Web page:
In Florida, Mangrove Cuckoos mainly use black mangrove and red mangrove, as well as beach scrub and tropical hardwood hammocks. Outside the United States, they live in scrubby lowlands, orchards, gardens, swamp forests, rainforest, cloudforest, and various West Indian habitats that grow on limestone, including coppice and taller dry forest. They frequent disturbed habitats and second-growth areas, which have an abundance of prey such as large insects and small lizards. Back to top
Mangrove Cuckoos have a varied diet that includes insects and larvae, spiders, frogs, lizards, eggs, nestlings, and fruit. Most of their feeding is in the tree canopy, where they peer around slowly, watching for caterpillars and other prey, then move to another perch to repeat the process. When they detect prey, they hop or fly quickly to the spot to pick it from the vegetation. However, they also sometimes forage on the ground or, rarely, in the open. In dry seasons, when many trees lose their leaves and prey is easier to see, they hunt small lizards. They swallow smaller prey items whole and beat larger prey against a branch, sometimes removing legs and wings before consuming. Prey includes caterpillars, butterflies, weevils, beetles, crickets, grasshoppers, locusts, walking-sticks, mantises, cicadas, flies, spiders, snails, tree frogs, and lizards (especially anoles). Like other cuckoos, they are able to eat hairy caterpillars, which other birds avoid.Back to top
Nests are set along a branch or in the fork of a tree, often in an area of very dense or thorny vegetation, 4–10 feet above the ground and often near or over water.
The nest is a sloppy looking flat platform of twigs, sometimes lined with bits of plant material. Nests average about 7.9 inches across and 2.6 inches tall, with an interior depression about 3.9 inches across and 1.2 inches deep.
|Clutch Size:||1-4 eggs|
|Egg Description:||Pale bluish green fading to light greenish yellow, unmarked.|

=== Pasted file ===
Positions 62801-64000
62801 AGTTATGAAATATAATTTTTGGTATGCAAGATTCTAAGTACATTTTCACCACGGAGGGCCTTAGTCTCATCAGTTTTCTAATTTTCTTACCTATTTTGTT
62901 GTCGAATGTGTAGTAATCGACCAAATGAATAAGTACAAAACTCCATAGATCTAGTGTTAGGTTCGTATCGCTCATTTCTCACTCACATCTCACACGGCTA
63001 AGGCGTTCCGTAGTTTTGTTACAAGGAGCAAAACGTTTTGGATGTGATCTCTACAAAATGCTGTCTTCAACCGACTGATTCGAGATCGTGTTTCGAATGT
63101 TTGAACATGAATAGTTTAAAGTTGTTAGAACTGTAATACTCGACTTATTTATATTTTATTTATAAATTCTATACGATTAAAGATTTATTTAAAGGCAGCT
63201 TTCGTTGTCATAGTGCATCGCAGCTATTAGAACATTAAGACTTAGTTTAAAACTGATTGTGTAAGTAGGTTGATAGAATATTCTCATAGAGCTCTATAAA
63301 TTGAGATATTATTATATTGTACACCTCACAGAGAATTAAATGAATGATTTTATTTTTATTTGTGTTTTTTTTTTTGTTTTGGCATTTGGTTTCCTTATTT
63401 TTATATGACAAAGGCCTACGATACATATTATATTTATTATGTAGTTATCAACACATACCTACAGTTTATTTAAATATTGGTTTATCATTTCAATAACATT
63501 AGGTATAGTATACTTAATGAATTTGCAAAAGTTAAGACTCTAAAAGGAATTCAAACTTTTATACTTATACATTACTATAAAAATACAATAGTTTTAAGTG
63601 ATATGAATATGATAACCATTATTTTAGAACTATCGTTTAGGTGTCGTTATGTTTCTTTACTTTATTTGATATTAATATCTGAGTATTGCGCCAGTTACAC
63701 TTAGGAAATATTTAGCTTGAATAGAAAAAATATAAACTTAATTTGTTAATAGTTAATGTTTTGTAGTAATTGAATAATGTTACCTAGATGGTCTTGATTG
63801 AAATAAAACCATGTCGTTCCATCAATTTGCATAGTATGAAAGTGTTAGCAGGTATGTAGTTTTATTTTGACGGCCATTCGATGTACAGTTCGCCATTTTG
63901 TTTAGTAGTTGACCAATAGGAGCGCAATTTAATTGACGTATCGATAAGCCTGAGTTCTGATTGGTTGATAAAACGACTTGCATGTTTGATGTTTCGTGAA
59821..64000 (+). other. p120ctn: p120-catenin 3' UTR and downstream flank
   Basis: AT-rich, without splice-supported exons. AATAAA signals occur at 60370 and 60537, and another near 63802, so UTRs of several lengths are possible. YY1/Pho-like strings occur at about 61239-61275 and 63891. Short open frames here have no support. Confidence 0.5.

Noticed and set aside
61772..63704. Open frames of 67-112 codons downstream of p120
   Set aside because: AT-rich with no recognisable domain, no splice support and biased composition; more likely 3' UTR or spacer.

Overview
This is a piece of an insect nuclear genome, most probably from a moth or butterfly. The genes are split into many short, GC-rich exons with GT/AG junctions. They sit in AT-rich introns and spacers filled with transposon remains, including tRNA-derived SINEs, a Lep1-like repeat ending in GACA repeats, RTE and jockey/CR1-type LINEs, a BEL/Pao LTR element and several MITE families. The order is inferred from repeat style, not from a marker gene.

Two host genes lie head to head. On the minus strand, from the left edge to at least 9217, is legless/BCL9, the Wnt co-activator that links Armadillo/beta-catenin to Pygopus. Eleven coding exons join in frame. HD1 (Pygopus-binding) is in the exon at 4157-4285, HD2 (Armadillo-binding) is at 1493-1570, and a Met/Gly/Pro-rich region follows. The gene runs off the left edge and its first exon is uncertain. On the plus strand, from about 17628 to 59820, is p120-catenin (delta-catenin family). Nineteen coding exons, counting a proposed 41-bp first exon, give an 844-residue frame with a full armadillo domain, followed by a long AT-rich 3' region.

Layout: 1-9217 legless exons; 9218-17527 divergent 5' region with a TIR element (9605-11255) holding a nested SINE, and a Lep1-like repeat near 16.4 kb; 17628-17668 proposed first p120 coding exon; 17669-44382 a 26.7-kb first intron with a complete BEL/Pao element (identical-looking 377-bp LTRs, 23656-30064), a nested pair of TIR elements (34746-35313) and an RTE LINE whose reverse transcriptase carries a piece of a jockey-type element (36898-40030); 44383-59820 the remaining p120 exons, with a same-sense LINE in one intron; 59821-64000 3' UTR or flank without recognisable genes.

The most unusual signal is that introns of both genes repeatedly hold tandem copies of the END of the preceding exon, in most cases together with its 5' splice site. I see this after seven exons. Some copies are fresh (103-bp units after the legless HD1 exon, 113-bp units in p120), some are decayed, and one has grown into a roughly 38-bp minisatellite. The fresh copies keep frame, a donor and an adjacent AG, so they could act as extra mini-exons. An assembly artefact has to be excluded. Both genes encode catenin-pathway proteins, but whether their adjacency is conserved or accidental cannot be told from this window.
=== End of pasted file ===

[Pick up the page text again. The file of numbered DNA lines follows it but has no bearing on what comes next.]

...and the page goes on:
|Condition at Hatching:||Unknown, but probably like other cuckoos: helpless, but alert and active within minutes of hatching, with shiny black skin and no down.|
Male Mangrove Cuckoos begin to sing in early spring, claiming territories and advertising for females. A receptive female replies, and the male flies to her, lands on her back, and presents her with a caterpillar or spider. This courtship feeding is very similar to that of Black-billed and Yellow-billed Cuckoos. Even though the male lands on top of the female, this behavior does not involve mating. For that, the female perches low along a branch and pumps the tail up and down rapidly, calling softly, and the male perches on her back, grasping her bill with his. Both male and female build the nest, incubate the eggs, and feed the young. Back to top
Mangrove Cuckoos appear to be declining in Florida, probably as a result of habitat loss and fragmentation. Partners in Flight estimates a global breeding population of 200,000 and rates the species a 14 out of 20 on the Continental Concern Score. Mangrove Cuckoo is on the Yellow Watch List for species with restricted ranges. Although some of the species’ natural habitat has been removed in Florida, the Mangrove Cuckoo appears to recolonize areas that are reforested, even relatively small parcels in urban areas.Back to top
Hughes, Janice M. (2012). Mangrove Cuckoo (Coccyzus minor), version 2.0. In The Birds of North America (P. G. Rodewald, editor). Cornell Lab of Ornithology, Ithaca, New York, USA.
Partners in Flight. (2020). Avian Conservation Assessment Database, version 2020.
Sibley, D. A. (2014). The Sibley Guide to Birds, second edition. Alfred A. Knopf, New York, NY, USA.